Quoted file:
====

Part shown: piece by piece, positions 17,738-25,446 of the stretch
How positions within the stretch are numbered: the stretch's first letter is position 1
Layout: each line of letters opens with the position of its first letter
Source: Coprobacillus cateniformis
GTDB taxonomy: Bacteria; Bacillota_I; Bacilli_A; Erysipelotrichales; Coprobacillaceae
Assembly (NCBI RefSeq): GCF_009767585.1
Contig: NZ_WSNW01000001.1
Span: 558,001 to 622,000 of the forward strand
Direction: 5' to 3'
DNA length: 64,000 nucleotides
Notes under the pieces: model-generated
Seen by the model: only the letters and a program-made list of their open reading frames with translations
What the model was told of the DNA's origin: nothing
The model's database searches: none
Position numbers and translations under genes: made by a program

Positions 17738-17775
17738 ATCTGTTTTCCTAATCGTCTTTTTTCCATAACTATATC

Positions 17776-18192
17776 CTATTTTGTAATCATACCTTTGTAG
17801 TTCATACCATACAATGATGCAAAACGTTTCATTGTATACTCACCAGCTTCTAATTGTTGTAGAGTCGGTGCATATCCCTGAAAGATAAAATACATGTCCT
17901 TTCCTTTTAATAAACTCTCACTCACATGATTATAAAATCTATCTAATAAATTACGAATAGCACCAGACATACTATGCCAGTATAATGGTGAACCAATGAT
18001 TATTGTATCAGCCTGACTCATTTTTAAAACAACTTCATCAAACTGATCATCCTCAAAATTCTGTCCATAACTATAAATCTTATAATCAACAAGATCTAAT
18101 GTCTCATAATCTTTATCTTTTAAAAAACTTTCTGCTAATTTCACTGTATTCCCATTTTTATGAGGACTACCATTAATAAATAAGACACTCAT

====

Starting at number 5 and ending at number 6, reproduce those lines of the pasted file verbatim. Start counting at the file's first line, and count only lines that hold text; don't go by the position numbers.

GTDB taxonomy: Bacteria; Bacillota_I; Bacilli_A; Erysipelotrichales; Coprobacillaceae
Assembly (NCBI RefSeq): GCF_009767585.1